A Pilot Program Evaluation for a Backcountry Search and Rescue Stress Injury Awareness Course

William Mundo MD, MPH 1, , Zachary Ryan MS2 , Paul Cook PhD3 , & Laura McGladrey PMHNP, FAWM4
1 Department of Emergency Medicine, Denver Health Medical Center, Denver, CO, USA
2 Eldora Ski Patrol, Eldora Mountain Resort, Nederland, CO, USA
3 College of Nursing, University of Colorado Anschutz Medical Campus, Aurora, CO, USA
Email: william.mundo@cuanschutz.edu



This project was designed to evaluate the effectiveness of a stress awareness pilot program in reducing stress and burnout among Backcountry search and rescue (BSAR) volunteers. BSAR volunteers in Colorado experience taxing work demands with routine exposures to stressors. There are limited interventions available for preventing and reducing burnout among BSAR volunteers. We conducted a program evaluation using secondary data from a Wellness and Stress Awareness Pilot course conducted between July 2021 and December 2021. The survey included 65 questions to assess participants’ understanding of stress injuries and level of stress and burnout across Colorado BSAR groups including the Southern Rocky Mountains, Colorado Plateau, and Middle Rocky Mountains. BSAR volunteers reported increased capacity to cope with stress after participating in the program, improving on all target learning objectives (P < .001). The percentage of BSAR volunteers who rated their current level of burnout as either high or very high dropped from 27% to 20% after participation in the course. Wellness and stress prevention programs may help raise awareness about chronic stress and reduce burnout among BSAR volunteers. These programs are needed to identify and prevent burnout and stress injuries among the BSAR community.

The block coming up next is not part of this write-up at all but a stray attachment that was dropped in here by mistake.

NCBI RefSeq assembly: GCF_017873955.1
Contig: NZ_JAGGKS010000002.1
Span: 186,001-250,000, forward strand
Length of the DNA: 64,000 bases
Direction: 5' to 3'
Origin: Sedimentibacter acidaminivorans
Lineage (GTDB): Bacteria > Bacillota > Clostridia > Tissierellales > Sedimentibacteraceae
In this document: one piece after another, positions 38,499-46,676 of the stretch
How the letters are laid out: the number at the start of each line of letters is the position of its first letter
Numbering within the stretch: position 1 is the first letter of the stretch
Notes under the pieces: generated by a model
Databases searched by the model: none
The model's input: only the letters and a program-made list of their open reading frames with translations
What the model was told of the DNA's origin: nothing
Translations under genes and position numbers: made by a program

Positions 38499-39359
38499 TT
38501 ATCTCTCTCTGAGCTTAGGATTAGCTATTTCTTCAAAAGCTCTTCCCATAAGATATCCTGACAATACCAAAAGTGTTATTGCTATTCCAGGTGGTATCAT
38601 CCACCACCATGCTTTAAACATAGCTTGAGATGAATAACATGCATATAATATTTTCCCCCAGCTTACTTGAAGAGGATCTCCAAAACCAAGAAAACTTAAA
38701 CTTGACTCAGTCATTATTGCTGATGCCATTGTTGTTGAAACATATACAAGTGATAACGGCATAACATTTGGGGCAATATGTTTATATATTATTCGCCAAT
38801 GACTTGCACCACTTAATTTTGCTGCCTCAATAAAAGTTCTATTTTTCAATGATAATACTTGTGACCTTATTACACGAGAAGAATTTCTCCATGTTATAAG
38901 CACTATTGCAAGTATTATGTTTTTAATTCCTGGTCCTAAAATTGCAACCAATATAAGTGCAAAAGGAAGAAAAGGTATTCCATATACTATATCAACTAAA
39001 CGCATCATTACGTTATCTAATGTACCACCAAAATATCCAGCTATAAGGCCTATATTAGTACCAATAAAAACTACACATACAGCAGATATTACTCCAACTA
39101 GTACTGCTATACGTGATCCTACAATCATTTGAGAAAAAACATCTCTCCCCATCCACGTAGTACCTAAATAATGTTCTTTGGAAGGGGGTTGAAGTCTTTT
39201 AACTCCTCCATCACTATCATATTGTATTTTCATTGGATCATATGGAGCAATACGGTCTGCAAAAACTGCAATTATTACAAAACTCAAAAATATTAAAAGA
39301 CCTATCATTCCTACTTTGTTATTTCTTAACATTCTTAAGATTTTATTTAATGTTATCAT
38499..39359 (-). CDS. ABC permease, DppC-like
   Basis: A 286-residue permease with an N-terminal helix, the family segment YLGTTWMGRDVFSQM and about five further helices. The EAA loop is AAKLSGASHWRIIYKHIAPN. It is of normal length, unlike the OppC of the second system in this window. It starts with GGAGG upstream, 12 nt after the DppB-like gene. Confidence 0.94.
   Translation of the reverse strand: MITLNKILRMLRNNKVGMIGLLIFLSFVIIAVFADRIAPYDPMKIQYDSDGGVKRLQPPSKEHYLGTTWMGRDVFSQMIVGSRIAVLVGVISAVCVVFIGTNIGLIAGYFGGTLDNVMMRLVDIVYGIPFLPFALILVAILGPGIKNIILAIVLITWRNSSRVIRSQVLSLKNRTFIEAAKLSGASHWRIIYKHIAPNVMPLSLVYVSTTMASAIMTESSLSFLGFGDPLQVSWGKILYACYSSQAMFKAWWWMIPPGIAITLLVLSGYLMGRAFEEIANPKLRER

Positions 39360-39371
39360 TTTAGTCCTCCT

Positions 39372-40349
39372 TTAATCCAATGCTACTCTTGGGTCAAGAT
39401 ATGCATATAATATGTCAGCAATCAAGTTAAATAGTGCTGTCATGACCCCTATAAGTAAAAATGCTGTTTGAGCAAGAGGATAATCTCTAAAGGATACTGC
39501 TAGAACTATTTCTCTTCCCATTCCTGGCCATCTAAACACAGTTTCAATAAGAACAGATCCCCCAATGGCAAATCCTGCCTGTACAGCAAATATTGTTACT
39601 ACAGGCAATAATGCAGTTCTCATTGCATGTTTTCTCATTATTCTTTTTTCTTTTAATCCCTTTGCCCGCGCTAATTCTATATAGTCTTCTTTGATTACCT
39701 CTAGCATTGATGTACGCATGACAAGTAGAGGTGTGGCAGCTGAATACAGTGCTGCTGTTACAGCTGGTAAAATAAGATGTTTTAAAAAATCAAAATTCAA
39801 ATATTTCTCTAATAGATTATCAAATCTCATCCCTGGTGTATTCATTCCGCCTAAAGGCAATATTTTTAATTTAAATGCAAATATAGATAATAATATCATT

KEY WORDS: mental health, burnout, operational stress injury, PTSD, Acute Stress Disorder, stress continuum

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